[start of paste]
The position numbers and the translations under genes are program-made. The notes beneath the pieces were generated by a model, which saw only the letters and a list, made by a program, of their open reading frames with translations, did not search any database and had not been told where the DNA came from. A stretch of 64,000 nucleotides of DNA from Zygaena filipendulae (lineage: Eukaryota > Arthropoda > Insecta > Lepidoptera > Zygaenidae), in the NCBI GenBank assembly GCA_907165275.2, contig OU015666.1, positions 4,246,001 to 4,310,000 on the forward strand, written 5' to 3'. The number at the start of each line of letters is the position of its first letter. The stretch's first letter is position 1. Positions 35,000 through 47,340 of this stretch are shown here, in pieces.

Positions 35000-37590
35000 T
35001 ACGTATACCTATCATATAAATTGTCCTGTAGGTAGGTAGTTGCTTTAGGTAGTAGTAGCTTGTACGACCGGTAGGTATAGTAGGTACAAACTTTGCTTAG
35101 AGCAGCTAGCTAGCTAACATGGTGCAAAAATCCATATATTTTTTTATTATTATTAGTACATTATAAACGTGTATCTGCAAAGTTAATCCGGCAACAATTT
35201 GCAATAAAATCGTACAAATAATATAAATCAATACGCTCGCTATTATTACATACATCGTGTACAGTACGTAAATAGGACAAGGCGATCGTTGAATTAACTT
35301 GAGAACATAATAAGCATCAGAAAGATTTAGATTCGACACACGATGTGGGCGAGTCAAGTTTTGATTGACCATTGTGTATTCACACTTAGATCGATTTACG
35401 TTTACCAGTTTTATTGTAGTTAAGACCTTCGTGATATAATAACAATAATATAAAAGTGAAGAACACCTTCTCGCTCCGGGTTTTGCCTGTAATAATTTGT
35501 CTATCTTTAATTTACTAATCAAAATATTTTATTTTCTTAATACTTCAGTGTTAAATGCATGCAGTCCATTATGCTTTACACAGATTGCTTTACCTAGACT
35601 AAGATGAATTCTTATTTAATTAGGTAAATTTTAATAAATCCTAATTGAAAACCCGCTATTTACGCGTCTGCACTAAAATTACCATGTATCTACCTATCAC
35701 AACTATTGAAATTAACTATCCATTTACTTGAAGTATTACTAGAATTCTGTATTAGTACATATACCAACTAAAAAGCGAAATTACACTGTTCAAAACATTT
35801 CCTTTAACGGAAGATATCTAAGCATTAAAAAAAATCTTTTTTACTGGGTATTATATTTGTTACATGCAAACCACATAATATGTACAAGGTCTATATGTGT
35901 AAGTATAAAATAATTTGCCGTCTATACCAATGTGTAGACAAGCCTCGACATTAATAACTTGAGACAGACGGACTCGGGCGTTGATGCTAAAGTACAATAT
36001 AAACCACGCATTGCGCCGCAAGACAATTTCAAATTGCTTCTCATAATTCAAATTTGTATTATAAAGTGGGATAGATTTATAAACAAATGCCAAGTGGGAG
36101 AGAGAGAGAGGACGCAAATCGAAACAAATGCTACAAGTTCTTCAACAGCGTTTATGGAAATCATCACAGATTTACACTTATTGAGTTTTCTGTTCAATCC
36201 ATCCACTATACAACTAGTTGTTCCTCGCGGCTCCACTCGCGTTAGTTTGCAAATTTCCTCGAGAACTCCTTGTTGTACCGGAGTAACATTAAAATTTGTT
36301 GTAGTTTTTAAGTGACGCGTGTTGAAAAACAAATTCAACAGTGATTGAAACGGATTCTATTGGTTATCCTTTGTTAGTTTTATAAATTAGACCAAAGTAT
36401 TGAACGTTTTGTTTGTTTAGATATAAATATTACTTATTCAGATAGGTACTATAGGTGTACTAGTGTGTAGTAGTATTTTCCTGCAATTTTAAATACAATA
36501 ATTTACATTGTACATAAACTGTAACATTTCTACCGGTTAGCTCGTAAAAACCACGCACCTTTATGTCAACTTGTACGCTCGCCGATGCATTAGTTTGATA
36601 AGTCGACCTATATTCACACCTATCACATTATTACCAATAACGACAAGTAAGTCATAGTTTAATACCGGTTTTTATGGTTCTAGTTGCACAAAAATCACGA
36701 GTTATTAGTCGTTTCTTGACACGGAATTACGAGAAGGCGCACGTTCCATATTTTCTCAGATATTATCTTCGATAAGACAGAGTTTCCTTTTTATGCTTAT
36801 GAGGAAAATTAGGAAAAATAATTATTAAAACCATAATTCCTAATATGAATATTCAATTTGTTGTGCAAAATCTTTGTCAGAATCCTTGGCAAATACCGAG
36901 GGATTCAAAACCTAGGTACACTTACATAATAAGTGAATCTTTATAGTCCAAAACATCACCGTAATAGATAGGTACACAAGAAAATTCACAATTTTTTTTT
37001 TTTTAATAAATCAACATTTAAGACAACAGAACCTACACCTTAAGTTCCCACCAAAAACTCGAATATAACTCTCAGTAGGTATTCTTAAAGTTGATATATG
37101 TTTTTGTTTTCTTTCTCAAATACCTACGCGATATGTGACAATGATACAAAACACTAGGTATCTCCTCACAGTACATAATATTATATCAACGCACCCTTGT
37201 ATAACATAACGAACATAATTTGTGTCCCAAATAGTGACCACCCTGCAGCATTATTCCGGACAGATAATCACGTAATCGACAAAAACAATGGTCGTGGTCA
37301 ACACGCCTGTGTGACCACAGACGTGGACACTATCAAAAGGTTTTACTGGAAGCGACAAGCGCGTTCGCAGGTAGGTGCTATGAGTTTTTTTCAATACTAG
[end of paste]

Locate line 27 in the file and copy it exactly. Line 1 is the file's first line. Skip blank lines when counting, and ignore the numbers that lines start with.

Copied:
37301 ACACGCCTGTGTGACCACAGACGTGGACACTATCAAAAGGTTTTACTGGAAGCGACAAGCGCGTTCGCAGGTAGGTGCTATGAGTTTTTTTCAATACTAG